Recommended September YA books, news & events

This month we’ve got hard-hitting contemporary YA fiction, a fantastic #LoveOzYA urban fantasy, a mind-expanding travel memoir and a sweet romantic graphic novel from bestselling Rainbow Rowell.

Find our September picks for kids books here.


YA BOOK OF THE MONTH


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This is How We Change the Ending by Vikki Wakefield

Sixteen-year-old Nate McKee has a lot of worries on his mind – his aggressive dad Dec and the way his dad treats his partner Nance and their toddler twins, his mouthy best friend Merrick, school work, and the future of the planet. Nate tries to be invisible, but when the local youth centre – one of his only havens – is threatened with closure, Nate struggles to find a way to fight through his apathy and hope.

Our reviewer Jackie heaps the highest of praise on Wakefield’s fifth YA novel: ‘I’m not sure what we did right to deserve a writer as fine as Wakefield, who captures the bruised vulnerability and tremulous potential of youth with so much honesty and power.

You can read our full review here.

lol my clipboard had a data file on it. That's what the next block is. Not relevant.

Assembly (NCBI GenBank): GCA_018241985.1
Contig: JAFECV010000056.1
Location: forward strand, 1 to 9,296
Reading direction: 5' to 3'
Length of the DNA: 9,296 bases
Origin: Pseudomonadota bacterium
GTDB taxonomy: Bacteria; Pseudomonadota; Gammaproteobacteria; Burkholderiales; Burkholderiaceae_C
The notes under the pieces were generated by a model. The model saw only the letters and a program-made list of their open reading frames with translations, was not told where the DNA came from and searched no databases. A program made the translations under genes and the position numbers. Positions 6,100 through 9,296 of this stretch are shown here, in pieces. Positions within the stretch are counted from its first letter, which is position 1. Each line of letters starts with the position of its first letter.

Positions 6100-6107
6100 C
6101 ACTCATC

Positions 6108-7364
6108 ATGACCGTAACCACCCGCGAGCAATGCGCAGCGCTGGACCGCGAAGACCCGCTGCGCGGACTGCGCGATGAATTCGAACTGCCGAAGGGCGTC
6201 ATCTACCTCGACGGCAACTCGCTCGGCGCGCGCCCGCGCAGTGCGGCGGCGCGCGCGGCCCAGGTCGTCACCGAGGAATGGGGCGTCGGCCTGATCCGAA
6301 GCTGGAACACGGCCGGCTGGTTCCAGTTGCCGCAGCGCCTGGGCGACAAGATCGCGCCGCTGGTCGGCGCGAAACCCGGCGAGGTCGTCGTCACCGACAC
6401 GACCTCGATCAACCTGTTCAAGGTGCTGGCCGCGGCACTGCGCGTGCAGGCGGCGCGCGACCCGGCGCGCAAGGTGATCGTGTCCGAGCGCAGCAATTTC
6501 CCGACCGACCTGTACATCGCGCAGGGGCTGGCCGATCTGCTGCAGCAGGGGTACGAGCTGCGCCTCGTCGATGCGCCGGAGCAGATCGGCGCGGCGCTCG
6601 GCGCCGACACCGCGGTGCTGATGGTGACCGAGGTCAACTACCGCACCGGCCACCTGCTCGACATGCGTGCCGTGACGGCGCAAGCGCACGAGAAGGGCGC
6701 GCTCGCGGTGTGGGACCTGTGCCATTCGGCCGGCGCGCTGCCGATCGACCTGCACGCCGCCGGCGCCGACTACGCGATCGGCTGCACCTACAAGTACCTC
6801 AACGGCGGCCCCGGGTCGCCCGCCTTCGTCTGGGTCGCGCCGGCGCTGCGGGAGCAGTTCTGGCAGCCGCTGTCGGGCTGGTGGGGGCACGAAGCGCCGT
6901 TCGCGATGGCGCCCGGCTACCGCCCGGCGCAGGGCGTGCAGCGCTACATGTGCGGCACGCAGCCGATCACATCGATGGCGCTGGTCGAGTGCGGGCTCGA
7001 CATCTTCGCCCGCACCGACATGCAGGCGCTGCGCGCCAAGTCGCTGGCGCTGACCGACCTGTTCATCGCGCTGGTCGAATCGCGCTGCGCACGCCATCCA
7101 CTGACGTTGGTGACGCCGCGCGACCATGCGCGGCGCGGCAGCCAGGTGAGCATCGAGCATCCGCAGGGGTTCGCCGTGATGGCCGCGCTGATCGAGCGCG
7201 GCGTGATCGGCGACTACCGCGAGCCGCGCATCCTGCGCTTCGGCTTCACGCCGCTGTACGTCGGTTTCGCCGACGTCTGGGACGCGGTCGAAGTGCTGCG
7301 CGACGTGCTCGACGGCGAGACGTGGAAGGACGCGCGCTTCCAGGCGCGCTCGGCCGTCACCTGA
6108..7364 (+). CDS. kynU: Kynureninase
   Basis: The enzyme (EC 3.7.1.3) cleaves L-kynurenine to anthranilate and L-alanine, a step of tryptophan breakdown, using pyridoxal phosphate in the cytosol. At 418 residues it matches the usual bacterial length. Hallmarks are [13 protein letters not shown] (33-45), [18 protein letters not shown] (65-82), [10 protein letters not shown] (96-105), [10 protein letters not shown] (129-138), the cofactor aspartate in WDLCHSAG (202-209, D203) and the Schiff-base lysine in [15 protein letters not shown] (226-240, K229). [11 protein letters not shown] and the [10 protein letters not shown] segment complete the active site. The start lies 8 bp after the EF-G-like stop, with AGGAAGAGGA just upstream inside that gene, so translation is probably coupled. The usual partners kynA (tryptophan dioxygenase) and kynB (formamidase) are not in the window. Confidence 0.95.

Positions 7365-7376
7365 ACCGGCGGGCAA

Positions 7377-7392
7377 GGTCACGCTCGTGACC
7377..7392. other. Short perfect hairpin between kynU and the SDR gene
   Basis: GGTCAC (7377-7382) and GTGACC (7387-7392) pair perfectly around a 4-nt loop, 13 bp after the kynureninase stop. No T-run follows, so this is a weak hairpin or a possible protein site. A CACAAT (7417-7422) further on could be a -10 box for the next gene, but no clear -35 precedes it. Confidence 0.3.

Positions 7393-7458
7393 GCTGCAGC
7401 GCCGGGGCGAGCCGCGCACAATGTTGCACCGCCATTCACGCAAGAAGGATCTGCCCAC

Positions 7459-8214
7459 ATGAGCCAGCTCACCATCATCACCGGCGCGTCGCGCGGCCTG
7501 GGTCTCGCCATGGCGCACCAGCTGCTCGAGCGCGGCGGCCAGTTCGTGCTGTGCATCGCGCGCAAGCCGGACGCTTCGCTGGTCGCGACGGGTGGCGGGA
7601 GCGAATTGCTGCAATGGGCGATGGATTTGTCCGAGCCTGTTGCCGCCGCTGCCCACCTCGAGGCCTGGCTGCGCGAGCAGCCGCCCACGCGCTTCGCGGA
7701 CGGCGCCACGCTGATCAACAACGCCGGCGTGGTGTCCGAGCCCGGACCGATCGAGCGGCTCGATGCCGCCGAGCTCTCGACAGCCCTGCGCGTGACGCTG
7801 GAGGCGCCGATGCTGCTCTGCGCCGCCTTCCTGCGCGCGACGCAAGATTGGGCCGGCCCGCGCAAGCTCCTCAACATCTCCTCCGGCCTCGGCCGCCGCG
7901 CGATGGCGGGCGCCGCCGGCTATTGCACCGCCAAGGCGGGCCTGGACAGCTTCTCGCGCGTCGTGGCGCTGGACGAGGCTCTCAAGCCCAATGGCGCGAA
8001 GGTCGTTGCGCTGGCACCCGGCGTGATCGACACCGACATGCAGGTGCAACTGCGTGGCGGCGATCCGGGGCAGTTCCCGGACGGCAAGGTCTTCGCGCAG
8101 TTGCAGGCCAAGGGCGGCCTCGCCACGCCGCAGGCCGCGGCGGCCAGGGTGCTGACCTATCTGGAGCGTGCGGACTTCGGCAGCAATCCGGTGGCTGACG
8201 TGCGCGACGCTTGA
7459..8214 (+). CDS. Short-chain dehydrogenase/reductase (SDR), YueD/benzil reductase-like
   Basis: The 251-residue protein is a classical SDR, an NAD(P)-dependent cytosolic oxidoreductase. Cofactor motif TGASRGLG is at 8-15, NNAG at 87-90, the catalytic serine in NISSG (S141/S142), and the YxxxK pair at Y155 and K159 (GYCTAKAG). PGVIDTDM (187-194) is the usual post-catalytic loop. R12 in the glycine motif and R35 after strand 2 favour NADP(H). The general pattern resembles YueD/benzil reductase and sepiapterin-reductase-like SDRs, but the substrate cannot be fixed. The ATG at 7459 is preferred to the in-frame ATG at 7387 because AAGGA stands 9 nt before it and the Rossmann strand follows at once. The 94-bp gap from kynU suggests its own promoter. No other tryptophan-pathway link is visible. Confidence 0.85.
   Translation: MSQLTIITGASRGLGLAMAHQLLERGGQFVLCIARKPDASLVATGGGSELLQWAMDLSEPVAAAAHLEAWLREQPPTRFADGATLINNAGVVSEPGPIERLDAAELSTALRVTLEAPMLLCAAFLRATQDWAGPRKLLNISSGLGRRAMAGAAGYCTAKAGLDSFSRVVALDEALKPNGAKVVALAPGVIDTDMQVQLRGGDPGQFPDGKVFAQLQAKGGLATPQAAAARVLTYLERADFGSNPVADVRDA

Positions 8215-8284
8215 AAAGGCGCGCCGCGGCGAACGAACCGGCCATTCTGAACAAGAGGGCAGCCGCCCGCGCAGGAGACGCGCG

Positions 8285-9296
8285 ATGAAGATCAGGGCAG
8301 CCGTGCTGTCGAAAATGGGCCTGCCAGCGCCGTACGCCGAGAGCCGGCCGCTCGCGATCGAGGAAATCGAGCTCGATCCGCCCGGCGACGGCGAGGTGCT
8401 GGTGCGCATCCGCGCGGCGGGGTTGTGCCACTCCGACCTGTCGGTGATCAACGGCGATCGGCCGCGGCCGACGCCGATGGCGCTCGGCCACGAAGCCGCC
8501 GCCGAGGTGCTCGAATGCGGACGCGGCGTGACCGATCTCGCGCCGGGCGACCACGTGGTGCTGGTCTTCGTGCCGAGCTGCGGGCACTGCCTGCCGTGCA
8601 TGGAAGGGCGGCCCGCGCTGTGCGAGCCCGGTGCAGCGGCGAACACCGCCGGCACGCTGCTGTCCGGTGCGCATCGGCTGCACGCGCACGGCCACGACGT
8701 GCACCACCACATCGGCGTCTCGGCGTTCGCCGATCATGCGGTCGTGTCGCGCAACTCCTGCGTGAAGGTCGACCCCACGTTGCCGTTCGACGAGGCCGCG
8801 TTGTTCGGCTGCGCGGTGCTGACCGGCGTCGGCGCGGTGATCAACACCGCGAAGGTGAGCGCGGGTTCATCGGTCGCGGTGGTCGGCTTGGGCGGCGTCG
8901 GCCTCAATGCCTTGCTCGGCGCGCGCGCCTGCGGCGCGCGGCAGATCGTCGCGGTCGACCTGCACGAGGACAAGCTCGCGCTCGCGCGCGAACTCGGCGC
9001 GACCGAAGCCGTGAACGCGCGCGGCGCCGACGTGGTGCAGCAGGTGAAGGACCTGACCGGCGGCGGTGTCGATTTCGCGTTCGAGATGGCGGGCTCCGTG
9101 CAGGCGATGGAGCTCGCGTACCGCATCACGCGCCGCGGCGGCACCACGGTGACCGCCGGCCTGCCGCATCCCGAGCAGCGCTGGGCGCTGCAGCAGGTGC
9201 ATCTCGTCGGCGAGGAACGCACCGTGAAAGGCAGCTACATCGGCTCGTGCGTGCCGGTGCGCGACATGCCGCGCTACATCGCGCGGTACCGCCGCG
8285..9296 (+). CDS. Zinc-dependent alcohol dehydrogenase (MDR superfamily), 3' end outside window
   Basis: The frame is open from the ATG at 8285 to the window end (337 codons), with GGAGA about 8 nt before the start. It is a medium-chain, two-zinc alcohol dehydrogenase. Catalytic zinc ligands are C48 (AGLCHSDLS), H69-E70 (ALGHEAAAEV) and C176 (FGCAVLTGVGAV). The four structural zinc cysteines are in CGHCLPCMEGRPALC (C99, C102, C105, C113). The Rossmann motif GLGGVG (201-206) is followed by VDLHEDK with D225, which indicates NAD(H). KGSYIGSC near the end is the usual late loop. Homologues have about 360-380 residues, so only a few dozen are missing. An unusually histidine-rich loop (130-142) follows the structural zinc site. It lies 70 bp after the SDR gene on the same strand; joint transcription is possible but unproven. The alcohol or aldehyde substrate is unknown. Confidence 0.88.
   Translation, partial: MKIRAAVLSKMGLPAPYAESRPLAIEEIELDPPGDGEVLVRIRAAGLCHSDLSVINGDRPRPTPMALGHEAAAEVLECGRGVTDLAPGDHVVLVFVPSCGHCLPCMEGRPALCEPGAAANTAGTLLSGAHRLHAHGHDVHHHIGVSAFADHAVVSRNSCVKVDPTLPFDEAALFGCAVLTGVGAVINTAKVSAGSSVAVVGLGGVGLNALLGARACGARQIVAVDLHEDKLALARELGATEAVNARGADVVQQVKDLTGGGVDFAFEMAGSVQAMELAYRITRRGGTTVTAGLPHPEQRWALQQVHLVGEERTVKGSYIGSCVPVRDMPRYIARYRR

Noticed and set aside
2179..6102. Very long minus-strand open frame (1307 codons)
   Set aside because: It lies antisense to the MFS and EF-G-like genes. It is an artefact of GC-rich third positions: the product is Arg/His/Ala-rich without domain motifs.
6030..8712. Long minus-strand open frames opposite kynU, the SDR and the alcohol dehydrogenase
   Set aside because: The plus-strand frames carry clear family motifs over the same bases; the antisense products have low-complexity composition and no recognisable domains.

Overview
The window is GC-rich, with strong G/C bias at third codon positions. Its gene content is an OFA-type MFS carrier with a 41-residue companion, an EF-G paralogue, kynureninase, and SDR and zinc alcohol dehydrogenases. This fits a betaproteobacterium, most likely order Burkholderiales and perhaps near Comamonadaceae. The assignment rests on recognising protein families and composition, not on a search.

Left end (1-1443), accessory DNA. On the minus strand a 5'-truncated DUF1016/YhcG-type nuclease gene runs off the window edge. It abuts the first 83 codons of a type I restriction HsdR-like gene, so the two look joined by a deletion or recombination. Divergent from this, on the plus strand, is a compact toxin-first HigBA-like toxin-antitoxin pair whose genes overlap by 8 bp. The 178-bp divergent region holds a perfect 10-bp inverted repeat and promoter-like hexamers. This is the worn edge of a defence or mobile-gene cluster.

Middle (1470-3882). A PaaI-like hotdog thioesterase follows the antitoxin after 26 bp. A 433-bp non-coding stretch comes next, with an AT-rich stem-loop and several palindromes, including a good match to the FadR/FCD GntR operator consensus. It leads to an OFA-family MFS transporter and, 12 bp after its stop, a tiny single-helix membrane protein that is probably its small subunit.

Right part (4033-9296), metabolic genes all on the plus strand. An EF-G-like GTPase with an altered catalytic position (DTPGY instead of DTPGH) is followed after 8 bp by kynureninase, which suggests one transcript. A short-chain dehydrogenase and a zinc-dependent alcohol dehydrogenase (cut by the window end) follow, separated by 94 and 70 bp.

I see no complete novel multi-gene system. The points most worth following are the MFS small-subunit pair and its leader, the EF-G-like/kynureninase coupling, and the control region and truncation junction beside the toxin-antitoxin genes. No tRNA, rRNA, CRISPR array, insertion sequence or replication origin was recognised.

YA BOOKS TO READ THIS MONTH


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Monuments by Will Kostakis

When 16-year-old Connor Giannopoulos stumbles upon a trapdoor to a secret chamber under his Sydney school, he has no idea he’s about to enter a world of hidden gods called Monuments, protective human guardians and predator hounds. Connor is conscripted into a movement to locate five Monuments and re-house them in safer places, working together with his new friends Sally and Lochy. As the hounds encroach and the threat to the gods’ safety grows, Connor must assess the risks and challenge assumptions about who the enemy is.

Well-known Australian YA author Kostakis dives into the fantasy genre for the first time, blending together Greek mythology and contemporary Sydney life in a unique adventure. Our reviewer Natalie was captivated by Monuments, finding it to be ‘well-seasoned with a flourish of romantic love, a side of comic relief and a good serving of moral fibre.’

You can read our full review here.


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Frankly in Love by David Yoon

Childhood friends Frank Li and Joy Song are in the same boat. Frank’s hardworking parents – who emigrated from Korea before his birth in southern California – are adamant that he only date Korean girls, but Frank has fallen for Brit Means, a white girl from his maths class. Fellow Korean-American Joy also has a secret love, her Chinese-American boyfriend.

So, naturally Frank and Joy embark on a foolproof plan to ‘fake date’ each other to throw their respective parents off their tails, allowing them to pursue their real relationships in private. Simple, right? Of course not! This is a funny yet thoughtful contemporary YA that touches on issues of culture, family, class, identity and prejudice.


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Pumpkinheads by Rainbow Rowell & Faith Erin Hicks